Argentina moves to nationalize railways
ARGENTINA launched the nationalization of its railroads Monday, taking over three key lines and canceling without compensation all contracts with the companies involved.
After President Cristina Kirchner unveiled plans Sunday to “recover” the country’s railroads from private management, the government published a notice in its Official Bulletin announcing the first takeovers and scrapping the relevant contracts.
“The state isn’t going to pay private companies anymore,” Transport Minister Florencio Randazzo told Radio la Red.
“The state is in a position to be more efficient than the private sector because it has demonstrated this. We are absolutely not going to compensate anyone because no compensation is due.”
Randazzo is one of a crowded field of candidates vying to succeed Kirchner in an October 25 election. He has made nationalizing the railroads a central issue in his campaign.
Kirchner and her late husband Nestor, her predecessor, have steadily renationalized many of the sectors that Argentina privatized in the 1990s, including water, electricity, gas, the national airline and oil firm YPF.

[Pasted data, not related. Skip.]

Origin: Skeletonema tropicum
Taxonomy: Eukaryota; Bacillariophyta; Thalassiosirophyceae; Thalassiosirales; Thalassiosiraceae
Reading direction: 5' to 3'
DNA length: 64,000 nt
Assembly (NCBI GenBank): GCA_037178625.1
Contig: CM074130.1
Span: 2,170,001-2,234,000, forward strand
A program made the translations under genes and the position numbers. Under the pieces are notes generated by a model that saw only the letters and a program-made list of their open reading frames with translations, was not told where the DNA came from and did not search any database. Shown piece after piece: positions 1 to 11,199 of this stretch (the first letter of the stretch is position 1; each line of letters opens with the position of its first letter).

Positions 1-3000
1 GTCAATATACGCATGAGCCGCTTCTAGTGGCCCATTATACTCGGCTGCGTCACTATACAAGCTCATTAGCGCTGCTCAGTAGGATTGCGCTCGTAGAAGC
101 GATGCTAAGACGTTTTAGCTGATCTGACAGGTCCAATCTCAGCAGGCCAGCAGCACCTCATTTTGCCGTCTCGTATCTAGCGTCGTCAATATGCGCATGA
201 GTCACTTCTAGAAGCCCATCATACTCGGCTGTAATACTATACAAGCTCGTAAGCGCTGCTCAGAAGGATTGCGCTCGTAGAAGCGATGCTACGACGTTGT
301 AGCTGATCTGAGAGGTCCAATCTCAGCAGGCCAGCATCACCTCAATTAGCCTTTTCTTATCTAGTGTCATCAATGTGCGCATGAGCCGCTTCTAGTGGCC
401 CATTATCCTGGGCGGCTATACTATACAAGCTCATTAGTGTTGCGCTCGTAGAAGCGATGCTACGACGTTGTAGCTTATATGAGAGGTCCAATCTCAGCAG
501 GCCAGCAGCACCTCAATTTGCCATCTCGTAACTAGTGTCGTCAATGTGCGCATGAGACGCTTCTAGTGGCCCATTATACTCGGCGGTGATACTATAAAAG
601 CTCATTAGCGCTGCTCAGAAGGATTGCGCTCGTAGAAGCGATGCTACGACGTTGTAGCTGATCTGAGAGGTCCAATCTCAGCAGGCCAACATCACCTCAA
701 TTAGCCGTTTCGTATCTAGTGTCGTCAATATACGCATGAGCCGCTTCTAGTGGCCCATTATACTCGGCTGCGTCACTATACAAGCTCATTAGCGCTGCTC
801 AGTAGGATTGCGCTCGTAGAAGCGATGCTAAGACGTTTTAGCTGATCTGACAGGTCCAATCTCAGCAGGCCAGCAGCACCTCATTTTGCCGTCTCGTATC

The government had already partly resumed control of the railroads.
The transport ministry said the state rail firm was taking over operations on the four commuter lines connecting the capital Buenos Aires to the surrounding province, one of which had already been nationalized after an accident in 2012 that killed 51 people.
The ministry said the state takeover of the Sarmiento line after the accident had led to a “notable improvement in the quality of service” and demonstrated that “the state can manage efficiently.”
The four lines carry around 22 million passengers a month.
Argentina’s railways have been on a see-saw of nationalizations and privatizations over the years.
They were nationalized in 1948 by populist president Juan Peron before being sold off in the 1990s by president Carlos Menem during a wave of privatizations.
Under private management, services have been drastically cut, with numerous rail lines closed.
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